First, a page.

Overnight I had an interesting offer. Sometime ago, I had signed up to undertake editing work with a particular agency and had had no offers of anything, until this morning. The 'editing' offered was to undertake a doctoral thesis in its totality on a specified subject and to deliver it by April 2011. The fee offered was £2,000. So, for £2,000, prospective Dr X buys a high academic qualification and I am asked to be an accessory to this cheating and, for what it matters, a cheap accessory at that. Looking into the subject of academic cheating assistance, the internet is rife with crooks hiding behind fancy academic-sounding names and openly offering theses and 'model answers' for cash. Why is nothing done about it? Surely, it is a serious threat to the fabric of society? What happens if, say, medical and architectural qualifications come to be 'awarded' on the basis of cheating, by people who are incompetents? It does not bear thinking about. In an age in which small details of daily life are highly (and, arguably, over) regulated, it utterly beggars belief that the prosecuting authorities overlook this tawdry racket and that academia is too limp-wristed to stamp it out. It is bad enough that students no longer have to memorize anything, even the basics of their subject, and are allowed to turn in work that is seldom done in true examination conditions but I suppose that it is all a consequence of there being so many so-called 'universities' and the notion that just about anyone can be a graduate.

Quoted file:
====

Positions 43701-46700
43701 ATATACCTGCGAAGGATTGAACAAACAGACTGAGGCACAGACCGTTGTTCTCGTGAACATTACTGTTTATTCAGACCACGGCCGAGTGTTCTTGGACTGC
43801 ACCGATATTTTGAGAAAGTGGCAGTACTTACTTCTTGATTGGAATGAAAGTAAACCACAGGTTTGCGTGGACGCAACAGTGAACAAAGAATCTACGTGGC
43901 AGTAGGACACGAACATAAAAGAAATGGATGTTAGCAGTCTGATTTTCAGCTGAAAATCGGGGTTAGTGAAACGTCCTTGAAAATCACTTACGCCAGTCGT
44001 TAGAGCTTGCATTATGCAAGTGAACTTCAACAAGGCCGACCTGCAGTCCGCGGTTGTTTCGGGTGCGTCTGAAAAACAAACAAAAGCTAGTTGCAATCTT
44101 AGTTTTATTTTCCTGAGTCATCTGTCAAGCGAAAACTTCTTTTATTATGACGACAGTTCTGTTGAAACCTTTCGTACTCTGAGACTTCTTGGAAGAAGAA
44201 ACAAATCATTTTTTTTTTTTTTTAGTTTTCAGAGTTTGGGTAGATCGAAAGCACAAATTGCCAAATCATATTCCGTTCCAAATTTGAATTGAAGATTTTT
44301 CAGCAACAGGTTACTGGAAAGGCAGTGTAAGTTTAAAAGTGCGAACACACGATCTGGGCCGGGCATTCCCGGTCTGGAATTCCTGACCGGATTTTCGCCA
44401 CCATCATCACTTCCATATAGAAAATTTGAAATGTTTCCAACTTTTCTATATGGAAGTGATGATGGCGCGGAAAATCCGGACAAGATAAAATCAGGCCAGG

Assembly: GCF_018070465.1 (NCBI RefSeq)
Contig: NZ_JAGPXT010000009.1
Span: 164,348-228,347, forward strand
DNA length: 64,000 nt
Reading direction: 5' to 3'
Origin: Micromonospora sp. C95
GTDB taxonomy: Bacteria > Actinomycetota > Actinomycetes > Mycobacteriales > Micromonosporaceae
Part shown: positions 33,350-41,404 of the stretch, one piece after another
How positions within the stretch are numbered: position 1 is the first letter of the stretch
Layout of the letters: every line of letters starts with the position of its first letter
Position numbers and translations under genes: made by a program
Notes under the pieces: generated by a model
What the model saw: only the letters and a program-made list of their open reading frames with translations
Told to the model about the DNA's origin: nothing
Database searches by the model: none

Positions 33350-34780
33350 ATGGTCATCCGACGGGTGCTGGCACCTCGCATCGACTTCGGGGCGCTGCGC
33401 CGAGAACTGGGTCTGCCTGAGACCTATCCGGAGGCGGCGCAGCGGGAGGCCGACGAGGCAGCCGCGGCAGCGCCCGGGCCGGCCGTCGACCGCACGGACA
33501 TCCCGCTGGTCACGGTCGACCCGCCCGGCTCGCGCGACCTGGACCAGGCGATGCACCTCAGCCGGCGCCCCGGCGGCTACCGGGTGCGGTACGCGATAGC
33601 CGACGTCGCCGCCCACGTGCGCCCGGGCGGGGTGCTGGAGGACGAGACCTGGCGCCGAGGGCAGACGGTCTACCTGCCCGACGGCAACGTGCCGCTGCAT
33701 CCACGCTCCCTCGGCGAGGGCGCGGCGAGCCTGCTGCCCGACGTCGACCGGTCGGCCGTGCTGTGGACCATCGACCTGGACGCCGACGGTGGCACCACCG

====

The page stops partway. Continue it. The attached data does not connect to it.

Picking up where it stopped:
Posted by NJS at 10:38
Thursday, 21 October 2010